But of course rolling- and windresistance changes differently. Rolling resistance increases in a linear curve compared to the speed, while if you double your speed, your windresistance has increased 4 times as much as your speed. So the windresistance increases a lot more than the rolling resistance, as the speed improves. So the higher the speed, the greater the difference will be between the 2 wheels. A lot more, than the difference between the 2 tires. But how high must the speed have to be in order for the Zipp-wheels to be a better buy than the 2 tires that costs only a 36th of the Zipp-wheels?

At 40 km/h, the Mavic-wheels produce a drag of 18,2 Watts, while the Zipp-wheels produce a drag of 11,0 Watts, so a total saving of 7,2 Watts, going at a normal racespeed. Here the difference between the GP4000S produces a total amount of 39,2 Watts, while the GP 4 Seasons produce a total of 61,6 Watts. So with the tires you can save a total amount of 22,4 Watts, or what compares to 3 times more energy saved, than going on Zipp 404's.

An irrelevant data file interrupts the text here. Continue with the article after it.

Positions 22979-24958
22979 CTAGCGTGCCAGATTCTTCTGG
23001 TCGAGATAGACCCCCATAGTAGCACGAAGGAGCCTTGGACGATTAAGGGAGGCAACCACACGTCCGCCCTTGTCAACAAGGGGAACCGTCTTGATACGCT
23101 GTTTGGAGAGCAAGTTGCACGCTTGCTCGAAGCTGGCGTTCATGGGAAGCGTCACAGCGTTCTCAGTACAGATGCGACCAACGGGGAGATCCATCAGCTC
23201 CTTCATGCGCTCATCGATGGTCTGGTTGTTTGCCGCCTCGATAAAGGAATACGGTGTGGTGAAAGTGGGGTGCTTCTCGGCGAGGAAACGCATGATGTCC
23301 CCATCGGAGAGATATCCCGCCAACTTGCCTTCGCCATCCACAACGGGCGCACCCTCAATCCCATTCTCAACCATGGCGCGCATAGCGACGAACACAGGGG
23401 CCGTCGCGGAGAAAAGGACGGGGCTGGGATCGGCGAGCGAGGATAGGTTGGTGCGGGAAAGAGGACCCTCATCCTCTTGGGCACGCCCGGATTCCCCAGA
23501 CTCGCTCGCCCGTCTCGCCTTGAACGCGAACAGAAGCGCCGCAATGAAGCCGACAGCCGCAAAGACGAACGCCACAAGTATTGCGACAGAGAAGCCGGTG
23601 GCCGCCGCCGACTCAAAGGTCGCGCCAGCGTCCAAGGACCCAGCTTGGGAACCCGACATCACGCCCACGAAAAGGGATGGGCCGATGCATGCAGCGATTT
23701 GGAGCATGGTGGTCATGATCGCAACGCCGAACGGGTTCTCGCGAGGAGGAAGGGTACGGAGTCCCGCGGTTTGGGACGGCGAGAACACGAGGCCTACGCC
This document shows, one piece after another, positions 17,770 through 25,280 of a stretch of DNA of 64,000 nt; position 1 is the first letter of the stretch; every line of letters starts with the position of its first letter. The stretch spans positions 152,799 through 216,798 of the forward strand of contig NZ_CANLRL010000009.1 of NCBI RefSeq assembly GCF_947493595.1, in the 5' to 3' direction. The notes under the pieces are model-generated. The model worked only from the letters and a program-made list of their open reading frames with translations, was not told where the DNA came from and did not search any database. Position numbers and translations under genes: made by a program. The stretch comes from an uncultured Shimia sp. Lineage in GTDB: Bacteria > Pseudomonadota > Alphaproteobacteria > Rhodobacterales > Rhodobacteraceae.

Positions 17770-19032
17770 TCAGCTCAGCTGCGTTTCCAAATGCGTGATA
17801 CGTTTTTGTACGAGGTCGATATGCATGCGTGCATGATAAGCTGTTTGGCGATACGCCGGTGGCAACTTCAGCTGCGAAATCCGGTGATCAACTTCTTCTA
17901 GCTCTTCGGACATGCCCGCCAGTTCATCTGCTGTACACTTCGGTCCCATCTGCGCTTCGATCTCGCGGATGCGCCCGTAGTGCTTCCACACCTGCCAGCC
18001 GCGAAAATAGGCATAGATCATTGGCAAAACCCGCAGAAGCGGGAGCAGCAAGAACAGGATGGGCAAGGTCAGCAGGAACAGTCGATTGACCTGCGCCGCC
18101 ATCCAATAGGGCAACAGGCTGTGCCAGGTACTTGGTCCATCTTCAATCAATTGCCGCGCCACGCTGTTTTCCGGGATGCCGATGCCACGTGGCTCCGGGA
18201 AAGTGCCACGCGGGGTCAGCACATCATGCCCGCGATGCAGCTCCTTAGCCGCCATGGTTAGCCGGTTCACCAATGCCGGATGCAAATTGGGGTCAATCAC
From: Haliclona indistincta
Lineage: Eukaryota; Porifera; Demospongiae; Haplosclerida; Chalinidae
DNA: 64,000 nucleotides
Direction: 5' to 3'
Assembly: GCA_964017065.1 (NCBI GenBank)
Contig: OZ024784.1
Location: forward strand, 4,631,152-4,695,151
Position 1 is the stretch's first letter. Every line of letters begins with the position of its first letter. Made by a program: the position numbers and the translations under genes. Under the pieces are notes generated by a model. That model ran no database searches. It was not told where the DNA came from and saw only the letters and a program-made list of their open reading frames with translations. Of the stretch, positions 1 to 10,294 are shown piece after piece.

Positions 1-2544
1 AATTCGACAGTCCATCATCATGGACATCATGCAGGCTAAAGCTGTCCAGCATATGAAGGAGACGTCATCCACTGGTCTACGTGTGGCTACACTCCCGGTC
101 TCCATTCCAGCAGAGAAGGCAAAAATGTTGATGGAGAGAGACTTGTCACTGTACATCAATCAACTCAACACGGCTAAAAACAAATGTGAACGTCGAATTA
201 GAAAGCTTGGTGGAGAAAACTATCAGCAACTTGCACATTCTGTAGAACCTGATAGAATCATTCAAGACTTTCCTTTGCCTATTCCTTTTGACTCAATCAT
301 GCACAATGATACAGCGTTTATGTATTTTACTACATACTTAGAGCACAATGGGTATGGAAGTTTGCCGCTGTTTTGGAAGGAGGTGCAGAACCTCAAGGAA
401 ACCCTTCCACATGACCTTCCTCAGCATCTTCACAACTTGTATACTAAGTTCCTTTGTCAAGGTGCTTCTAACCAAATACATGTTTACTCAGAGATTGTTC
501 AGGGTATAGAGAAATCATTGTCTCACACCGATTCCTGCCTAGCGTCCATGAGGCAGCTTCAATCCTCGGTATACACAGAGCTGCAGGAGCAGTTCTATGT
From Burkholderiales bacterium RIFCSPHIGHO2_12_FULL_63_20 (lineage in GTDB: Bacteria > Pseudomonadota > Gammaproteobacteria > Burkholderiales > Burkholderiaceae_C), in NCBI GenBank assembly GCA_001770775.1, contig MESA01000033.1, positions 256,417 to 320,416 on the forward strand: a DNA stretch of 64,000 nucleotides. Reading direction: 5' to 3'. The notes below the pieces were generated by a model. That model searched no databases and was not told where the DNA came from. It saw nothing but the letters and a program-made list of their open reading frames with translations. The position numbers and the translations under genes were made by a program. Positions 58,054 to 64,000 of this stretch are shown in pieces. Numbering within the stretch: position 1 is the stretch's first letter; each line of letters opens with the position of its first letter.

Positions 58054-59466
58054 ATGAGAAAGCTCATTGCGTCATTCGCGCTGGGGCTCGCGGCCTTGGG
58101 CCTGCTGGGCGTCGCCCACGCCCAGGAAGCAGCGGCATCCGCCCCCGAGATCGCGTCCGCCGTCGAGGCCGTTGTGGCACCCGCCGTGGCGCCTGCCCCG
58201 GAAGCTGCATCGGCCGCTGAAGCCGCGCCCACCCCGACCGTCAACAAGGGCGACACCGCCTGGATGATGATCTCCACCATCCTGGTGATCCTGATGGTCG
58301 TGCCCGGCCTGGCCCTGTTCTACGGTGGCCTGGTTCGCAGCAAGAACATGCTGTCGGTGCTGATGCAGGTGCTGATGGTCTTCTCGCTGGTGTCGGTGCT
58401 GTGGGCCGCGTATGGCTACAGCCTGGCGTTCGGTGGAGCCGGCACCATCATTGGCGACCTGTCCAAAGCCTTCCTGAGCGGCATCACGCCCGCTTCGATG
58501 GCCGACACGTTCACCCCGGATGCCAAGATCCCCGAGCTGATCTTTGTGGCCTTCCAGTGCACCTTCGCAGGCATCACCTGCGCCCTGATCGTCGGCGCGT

Well, lets say it goes a bit downhill then, and we are at 50 km/h. Here the Mavic-wheels produce a drag of 35,6 Watts, while the Zipp's are at 23,3 Watts. A total amount of 12,3 Watts are now being saved. But the difference between the 2 tires are still greater. The GP4000S produces a rolling resistance of 49 Watts, while the GP 4 Seasons are at 77 Watts. A total difference of 28 Watts, still 5 more Watts to save on the right tires, than the very very expensive wheels.

So you will have to go a little bit above 50 km/h, before it would make sense to buy the Zipp's before changing your tires to low rolling resistance, and then think about, how long time on your trainingsessions, are you actually going at this speed? Not much properly, unless you live on the top of a mountain.